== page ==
The Bronx Documentary Center’s latest exhibition examines the ongoing degradation of media standards in the US.
The BDC’s 6th annual photo auction benefit, open through October 22, features a diverse set of images that engage with issues of social justice and themes of social change.
The third edition of the Bronx Documentary Center’s annual Latin American Foto Festival features work by artists from Colombia, Brazil, Puerto Rico, Mexico, Venezuela, Chile, and Argentina who focus on social issues in the region.
A yearlong series at the Bronx Documentary Center shows how nativist US immigration policies have affected people from many different walks of life.
The second annual Latin American Foto Festival, organized by the Bronx Documentary Center, gathers ten photographers eloquently using photography as journalistic evidence, personal catharsis, and cultural celebration.
Whose Streets? Our Streets! New York City: 1980–2000, now on view at the Bronx Documentary Center, collects 20 years of protest photography in New York City.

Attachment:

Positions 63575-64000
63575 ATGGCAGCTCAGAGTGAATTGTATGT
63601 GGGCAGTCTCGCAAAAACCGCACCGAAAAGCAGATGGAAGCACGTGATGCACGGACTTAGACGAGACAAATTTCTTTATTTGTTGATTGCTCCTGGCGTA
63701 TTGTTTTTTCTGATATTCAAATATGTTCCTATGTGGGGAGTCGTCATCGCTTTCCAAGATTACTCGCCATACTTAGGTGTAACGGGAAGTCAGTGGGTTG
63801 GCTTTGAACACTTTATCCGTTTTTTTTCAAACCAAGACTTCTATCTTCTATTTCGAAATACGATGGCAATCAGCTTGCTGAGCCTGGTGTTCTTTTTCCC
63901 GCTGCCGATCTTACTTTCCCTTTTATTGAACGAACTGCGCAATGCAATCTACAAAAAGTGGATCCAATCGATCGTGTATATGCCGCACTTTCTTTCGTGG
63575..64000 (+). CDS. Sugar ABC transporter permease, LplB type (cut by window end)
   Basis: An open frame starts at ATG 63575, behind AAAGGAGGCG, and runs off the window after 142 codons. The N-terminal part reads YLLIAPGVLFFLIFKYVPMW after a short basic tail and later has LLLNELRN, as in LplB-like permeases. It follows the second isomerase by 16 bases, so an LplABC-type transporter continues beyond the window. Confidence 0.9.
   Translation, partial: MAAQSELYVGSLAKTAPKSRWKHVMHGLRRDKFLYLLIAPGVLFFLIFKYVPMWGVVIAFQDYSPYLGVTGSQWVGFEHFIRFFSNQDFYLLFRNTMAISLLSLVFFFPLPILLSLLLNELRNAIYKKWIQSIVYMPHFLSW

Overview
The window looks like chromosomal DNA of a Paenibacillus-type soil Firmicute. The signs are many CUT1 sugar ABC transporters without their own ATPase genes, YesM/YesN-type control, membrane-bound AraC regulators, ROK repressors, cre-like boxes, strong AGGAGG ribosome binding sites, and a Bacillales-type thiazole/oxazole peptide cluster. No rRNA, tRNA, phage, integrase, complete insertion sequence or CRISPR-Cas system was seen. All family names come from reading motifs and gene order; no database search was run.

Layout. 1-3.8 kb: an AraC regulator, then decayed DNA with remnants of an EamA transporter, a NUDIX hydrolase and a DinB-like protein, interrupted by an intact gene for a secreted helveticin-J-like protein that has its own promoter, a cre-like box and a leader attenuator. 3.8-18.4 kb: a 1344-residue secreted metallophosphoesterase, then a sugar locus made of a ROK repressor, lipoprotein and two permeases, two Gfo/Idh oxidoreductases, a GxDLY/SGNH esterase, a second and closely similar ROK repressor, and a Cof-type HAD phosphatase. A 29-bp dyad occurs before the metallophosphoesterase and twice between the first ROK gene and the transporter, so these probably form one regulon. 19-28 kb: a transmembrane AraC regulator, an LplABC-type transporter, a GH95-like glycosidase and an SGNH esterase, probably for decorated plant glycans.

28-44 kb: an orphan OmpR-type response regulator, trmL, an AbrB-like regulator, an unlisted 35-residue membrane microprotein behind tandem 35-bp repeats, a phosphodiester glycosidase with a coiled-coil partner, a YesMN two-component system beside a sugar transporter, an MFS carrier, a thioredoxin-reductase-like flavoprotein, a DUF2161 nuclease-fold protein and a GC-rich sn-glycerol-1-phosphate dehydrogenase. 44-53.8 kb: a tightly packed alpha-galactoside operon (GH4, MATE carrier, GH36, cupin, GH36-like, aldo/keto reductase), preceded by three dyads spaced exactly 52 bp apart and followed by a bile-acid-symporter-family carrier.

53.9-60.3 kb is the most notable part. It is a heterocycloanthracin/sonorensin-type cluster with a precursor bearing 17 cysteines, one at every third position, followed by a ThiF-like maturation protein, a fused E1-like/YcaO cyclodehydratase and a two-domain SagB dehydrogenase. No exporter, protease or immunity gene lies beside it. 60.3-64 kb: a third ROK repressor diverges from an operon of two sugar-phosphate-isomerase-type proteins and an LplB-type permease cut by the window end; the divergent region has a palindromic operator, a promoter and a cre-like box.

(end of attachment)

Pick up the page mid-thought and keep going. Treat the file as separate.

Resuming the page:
Eugene Richards’s Below the Line: Living Poor in America isn’t about sympathy but something more.
New Documents at the Bronx Documentary Center is not necessarily the most conceptually elaborate exhibition, or the most aesthetically alluring, but it is the one show I’ve seen this year that makes crucial sense of our contemporary compulsion to document sociopolitical upheavals and state-sponsored violence.
Jerome Avenue Workers Project, an exhibition featuring work by photographers from the Bronx Photo League (a project of the Bronx Documentary Center), sees gentrification through a personal lens.